68.3 F
Bellingham
Sunday, May 16, 2021

The show must go on

A performer uses balls attached to string to present his fire spinning skills at the Everlife Entertainment fire spinning event Sunday, Oct. 16, 2016. // Photo by Madisyn Alexander
A performer uses balls attached to string to present his fire spinning skills at the Everlife Entertainment fire spinning event Sunday, Oct. 16, 2016. // Photo by Madisyn Alexander

Although the sun had set, Locust Beach conserved its radiance through the night with the spinning of flammable fans, balls, swords and more.

Regardless of the weekend’s constant rainfall and abrasive wind, EverLife Entertainment stuck through the weather conditions and continued their monthly fire-spinning event at Locust Beach on Sunday, Oct. 16.

EverLife Entertainment is a travelling organization created and performed by Alara Corvus, Tettra Hydra and Ignus Amare, that brings the fire art, also known as flow, to people who haven’t had the chance to experience it.

“I love the entertainment aspect,” Amare said. “We bring enjoyment into people’s hearts and their lives by adding a flavor that they don’t normally get to enjoy.”

“It takes some bravery to play with fire.”

Sophomore Robert Pugh

Alongside the fire performances, EverLife Entertainment encourages community collaboration by urging photographers, musicians and artists to contribute to their shows, Corvus said.

“We want to be successful and provide entertainment for people,” Corvus said. “Part of our job with the flow arts is providing fire and light entertainment, but like Tettra teaches hula hoop classes, and so we just want to expand that and share it with the world.”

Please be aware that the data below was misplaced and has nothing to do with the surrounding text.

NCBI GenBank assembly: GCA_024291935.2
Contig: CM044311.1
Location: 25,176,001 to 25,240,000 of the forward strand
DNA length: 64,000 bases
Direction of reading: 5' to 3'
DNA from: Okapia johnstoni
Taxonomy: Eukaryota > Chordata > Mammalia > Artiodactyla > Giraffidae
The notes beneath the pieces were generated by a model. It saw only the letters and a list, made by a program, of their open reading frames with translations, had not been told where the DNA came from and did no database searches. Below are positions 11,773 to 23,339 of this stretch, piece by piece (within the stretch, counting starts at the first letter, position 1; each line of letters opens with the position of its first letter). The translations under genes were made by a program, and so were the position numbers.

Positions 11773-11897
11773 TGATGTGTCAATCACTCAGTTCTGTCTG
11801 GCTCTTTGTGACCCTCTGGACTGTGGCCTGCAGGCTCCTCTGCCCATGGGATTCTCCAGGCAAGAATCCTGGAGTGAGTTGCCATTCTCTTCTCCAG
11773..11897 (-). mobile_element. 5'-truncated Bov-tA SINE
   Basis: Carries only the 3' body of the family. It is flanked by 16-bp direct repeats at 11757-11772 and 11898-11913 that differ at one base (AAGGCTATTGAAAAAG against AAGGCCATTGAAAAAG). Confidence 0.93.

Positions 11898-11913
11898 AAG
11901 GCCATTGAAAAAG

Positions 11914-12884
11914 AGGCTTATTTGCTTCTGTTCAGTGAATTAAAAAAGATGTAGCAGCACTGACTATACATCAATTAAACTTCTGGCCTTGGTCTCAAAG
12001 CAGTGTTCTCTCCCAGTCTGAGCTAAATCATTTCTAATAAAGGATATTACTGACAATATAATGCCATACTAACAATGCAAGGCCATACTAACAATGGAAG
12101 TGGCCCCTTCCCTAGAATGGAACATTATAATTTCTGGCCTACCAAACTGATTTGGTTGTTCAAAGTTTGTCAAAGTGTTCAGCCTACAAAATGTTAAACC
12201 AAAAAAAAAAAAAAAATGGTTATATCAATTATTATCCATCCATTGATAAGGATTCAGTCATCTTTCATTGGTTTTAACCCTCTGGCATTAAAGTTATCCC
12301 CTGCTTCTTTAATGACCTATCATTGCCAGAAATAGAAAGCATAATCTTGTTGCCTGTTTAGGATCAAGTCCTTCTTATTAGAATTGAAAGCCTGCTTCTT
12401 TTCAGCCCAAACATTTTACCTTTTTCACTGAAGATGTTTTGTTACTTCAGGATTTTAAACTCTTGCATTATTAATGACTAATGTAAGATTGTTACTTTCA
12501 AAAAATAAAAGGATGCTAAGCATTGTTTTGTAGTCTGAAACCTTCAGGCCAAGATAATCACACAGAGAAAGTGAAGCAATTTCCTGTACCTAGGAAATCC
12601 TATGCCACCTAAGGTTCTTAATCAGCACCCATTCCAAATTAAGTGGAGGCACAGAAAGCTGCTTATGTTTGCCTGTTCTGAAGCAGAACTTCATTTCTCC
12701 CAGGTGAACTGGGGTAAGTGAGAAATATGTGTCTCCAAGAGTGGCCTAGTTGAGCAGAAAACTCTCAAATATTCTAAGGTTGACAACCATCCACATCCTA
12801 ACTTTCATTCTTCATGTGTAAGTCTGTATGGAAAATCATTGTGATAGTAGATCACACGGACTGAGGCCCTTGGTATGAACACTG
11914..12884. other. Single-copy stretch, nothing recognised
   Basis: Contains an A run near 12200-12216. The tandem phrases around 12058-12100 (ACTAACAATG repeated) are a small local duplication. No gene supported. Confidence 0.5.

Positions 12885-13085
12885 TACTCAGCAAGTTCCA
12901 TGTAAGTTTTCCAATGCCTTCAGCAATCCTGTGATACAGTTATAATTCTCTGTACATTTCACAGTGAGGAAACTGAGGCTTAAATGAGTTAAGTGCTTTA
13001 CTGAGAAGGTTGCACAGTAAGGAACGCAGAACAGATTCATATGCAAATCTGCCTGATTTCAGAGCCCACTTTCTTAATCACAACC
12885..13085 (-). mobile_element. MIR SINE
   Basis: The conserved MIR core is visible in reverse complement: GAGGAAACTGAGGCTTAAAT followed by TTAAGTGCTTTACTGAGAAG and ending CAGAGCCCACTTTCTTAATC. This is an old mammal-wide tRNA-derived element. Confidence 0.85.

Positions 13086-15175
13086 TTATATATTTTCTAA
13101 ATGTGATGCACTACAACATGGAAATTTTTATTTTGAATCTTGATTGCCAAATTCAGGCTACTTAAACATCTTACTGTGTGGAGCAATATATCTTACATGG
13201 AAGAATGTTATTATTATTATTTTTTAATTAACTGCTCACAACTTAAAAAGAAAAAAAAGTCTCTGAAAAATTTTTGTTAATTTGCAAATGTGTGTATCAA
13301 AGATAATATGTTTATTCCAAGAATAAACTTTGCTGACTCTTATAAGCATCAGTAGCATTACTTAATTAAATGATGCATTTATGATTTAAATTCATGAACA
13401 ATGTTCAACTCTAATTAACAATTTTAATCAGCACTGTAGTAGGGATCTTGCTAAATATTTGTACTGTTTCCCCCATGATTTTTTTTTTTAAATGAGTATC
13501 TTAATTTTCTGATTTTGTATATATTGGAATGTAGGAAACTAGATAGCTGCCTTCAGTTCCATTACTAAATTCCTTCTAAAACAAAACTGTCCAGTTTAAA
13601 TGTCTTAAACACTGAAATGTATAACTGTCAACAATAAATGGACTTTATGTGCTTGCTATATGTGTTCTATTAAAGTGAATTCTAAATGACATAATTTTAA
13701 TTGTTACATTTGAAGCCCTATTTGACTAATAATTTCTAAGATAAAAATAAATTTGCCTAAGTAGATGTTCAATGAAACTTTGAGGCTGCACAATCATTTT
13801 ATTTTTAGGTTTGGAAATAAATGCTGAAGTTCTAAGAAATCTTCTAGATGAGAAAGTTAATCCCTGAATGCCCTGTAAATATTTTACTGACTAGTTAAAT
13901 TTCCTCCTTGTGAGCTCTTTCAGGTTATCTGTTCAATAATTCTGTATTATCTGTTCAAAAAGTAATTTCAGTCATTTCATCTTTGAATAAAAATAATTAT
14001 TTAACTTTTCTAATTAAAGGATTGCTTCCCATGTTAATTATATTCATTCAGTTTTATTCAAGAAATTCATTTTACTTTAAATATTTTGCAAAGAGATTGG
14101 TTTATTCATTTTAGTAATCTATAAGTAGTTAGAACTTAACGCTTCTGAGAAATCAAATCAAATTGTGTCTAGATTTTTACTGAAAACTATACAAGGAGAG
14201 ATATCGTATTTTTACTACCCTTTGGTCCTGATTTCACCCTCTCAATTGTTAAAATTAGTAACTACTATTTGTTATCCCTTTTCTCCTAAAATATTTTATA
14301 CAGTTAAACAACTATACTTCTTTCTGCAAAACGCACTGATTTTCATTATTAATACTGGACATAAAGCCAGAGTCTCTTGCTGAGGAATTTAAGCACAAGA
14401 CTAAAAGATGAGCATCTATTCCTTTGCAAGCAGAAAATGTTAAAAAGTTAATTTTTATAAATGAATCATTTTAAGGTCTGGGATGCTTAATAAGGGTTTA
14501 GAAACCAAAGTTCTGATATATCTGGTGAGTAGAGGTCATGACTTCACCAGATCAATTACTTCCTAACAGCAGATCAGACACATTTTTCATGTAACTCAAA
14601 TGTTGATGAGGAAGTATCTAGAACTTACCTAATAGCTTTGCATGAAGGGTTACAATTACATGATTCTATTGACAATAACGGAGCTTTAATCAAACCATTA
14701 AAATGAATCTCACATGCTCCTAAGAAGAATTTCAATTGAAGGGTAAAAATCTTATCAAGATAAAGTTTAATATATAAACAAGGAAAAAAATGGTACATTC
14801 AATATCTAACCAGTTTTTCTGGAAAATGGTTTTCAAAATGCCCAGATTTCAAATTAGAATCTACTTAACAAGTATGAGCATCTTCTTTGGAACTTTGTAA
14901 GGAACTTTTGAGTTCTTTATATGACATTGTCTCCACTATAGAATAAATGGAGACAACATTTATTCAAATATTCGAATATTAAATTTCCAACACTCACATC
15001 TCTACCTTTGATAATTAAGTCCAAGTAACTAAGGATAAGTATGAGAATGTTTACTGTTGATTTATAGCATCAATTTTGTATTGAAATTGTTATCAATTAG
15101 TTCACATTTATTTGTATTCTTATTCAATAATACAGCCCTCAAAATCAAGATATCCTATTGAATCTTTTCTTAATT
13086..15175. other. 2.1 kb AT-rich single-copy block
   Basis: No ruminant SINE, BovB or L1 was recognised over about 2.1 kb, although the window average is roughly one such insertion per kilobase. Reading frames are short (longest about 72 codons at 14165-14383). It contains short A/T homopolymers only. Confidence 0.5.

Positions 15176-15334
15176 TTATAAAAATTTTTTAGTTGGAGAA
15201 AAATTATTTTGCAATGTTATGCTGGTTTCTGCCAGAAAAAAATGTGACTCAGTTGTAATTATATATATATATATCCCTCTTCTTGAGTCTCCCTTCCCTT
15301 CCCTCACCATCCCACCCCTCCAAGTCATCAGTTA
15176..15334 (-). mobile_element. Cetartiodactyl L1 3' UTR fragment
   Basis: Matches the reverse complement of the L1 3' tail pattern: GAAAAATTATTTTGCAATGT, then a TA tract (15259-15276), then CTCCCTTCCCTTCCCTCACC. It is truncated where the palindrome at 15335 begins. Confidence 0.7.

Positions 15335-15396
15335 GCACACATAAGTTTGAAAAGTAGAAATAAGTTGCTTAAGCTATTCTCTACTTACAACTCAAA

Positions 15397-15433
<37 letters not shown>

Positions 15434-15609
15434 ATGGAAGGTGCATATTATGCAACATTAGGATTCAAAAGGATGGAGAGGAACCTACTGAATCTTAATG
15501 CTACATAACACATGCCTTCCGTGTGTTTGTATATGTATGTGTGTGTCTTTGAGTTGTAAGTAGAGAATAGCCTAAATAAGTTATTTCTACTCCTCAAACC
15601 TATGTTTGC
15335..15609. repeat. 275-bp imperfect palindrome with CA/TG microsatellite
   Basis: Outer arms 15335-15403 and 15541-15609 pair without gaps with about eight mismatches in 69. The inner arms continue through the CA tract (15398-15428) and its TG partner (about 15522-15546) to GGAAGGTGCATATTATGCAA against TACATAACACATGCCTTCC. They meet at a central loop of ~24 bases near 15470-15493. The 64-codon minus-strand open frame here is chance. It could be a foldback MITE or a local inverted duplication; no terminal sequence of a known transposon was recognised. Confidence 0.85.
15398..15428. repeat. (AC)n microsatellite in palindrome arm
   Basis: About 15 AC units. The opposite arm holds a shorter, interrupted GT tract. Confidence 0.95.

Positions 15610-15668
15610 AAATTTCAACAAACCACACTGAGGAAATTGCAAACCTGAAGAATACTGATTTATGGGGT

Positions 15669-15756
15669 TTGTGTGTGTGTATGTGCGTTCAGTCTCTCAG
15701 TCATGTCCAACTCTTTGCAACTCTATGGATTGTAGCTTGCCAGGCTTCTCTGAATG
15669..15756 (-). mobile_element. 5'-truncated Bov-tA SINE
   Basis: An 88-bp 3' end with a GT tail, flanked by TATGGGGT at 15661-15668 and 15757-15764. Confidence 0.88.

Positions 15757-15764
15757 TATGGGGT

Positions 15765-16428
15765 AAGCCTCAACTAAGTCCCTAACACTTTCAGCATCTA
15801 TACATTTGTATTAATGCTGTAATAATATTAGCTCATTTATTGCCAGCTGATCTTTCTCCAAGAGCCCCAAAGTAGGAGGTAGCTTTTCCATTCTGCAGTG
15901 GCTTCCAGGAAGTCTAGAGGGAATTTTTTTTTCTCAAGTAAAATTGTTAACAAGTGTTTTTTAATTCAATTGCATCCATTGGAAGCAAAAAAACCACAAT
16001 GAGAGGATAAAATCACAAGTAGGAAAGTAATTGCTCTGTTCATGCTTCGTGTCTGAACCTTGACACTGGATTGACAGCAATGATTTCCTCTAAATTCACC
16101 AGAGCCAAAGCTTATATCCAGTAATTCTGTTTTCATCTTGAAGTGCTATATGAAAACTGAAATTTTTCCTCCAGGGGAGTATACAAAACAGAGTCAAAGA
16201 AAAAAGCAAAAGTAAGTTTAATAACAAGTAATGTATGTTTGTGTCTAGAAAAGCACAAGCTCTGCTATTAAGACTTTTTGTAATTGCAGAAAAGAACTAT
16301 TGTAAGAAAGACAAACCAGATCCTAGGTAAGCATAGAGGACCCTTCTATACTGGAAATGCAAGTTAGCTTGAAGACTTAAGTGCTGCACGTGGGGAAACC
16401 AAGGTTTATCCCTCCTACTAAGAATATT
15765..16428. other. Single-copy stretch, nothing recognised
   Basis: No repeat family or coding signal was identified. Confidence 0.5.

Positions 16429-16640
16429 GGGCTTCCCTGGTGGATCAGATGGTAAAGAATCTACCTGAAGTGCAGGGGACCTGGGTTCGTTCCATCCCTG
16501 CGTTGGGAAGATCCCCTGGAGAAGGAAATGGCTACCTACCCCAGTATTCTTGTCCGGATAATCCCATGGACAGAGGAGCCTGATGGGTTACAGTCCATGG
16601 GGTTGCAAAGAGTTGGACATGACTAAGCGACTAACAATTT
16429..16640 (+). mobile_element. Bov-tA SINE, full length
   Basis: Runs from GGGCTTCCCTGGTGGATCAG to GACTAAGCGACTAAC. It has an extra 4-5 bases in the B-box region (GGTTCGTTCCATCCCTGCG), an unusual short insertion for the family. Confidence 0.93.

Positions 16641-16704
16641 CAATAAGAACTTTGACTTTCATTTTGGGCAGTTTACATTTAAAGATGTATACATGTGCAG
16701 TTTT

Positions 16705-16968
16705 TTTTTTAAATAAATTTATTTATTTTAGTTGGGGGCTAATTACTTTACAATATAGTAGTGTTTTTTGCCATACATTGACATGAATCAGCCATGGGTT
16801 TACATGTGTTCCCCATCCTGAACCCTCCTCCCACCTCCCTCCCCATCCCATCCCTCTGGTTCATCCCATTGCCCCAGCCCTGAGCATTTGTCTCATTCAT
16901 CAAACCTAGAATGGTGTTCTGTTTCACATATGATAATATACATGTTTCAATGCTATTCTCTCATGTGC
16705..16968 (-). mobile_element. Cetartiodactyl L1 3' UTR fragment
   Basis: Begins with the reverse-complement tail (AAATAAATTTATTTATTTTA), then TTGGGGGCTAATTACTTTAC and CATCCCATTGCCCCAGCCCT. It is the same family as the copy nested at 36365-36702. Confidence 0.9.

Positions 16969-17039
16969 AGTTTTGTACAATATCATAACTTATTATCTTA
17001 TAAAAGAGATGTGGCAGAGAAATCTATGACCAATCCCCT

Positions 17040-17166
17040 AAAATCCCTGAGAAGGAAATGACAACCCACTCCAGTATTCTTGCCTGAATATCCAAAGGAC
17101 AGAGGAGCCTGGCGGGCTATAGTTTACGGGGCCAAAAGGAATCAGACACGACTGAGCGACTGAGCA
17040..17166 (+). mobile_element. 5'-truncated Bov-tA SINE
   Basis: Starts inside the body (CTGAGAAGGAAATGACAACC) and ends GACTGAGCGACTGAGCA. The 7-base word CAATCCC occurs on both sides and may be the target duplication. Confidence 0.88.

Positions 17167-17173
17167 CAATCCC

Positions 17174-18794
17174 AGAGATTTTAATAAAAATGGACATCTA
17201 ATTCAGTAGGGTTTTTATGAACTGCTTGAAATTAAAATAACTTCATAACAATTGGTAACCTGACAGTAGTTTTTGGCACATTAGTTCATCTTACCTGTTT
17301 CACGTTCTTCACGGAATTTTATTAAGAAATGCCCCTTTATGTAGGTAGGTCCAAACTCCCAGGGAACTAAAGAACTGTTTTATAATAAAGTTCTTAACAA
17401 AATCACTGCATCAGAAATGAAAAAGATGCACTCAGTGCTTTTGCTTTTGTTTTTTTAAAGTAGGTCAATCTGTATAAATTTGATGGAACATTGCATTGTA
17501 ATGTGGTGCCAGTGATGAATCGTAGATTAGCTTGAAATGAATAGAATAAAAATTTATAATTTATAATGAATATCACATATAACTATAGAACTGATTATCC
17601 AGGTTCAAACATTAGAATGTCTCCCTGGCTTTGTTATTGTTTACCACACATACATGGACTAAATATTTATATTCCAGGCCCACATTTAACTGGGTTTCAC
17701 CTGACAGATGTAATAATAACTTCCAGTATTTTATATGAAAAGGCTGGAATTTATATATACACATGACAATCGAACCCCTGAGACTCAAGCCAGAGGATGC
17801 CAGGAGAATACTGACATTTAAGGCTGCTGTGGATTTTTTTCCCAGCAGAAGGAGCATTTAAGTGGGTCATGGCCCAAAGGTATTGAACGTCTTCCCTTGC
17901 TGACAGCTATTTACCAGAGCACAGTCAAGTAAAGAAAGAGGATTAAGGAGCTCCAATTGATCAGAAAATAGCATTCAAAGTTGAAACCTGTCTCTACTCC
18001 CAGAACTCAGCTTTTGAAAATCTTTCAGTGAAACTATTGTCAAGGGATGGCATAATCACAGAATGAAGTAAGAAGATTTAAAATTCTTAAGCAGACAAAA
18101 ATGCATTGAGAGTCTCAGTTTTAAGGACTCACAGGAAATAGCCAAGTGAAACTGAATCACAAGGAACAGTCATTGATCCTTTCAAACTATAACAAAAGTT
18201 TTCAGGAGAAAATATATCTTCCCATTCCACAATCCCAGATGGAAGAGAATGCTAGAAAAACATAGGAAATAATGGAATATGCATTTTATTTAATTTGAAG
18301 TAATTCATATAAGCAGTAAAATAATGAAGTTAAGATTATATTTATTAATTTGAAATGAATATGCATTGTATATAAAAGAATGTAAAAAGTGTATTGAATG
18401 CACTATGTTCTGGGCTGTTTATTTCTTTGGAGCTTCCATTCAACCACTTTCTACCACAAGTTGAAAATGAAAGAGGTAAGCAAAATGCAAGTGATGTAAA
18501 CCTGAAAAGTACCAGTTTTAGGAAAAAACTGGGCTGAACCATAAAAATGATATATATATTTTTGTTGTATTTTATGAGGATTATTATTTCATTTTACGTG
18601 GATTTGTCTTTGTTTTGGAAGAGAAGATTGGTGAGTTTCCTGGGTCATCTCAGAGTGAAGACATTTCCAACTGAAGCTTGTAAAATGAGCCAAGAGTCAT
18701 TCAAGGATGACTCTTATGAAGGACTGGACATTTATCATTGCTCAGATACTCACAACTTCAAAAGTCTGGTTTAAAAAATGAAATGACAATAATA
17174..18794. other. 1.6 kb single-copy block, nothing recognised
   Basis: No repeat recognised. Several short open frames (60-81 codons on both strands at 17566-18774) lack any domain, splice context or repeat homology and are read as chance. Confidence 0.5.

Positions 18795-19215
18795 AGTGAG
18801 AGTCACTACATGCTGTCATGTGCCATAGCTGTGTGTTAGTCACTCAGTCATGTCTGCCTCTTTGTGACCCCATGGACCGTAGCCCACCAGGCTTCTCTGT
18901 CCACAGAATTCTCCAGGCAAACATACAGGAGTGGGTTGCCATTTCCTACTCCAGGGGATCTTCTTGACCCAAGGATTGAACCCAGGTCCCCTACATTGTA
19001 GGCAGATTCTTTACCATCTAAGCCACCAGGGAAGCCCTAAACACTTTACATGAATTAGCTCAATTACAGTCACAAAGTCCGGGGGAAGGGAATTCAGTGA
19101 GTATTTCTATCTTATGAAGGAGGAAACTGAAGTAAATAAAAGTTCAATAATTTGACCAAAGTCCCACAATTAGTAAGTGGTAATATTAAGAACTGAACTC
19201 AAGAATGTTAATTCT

While flow is a beautiful art form, performers still need to be aware of the risks that come along with learning how to interact with fire.

“I was nervous and definitely burned myself a lot, it’s very dangerous and it’s a process of elimination,” Hydra said. “Finding other people that are doing what I’m doing, and learning from them is the best way that I’ve been able to learn anything, as far as fire spinning or circus arts in general.”

Community members watched the flow professionals flash streaks of fire around their bodies while remaining unharmed.  

“It’s really cool and definitely something I can’t do,” sophomore Robert Pugh said. “It takes some bravery to play with fire.”

The smaller number of people within Sunday night’s audience created a relaxing vibe and allowed for more interaction among the fire-spinning enthusiasts.

These events benefit the community because people that are down to earth and interested in fire spinning will enjoy the small gathering, so you can get to know people one on one, junior Corey Pargeter said.

EverLife Entertainment will continue to perform fire spinning at Locust Beach on the third Sunday of each month.

LEAVE A REPLY

Please enter your comment!
Please enter your name here

This site uses Akismet to reduce spam. Learn how your comment data is processed.

4,046FansLike
1,241FollowersFollow
5,577FollowersFollow
77SubscribersSubscribe

Trending

Latest News

Western makes headway on Black student spaces and housing

In accordance with the BSO demands, Western is in the process of designating a dedicated space for Black students...

More Articles Like This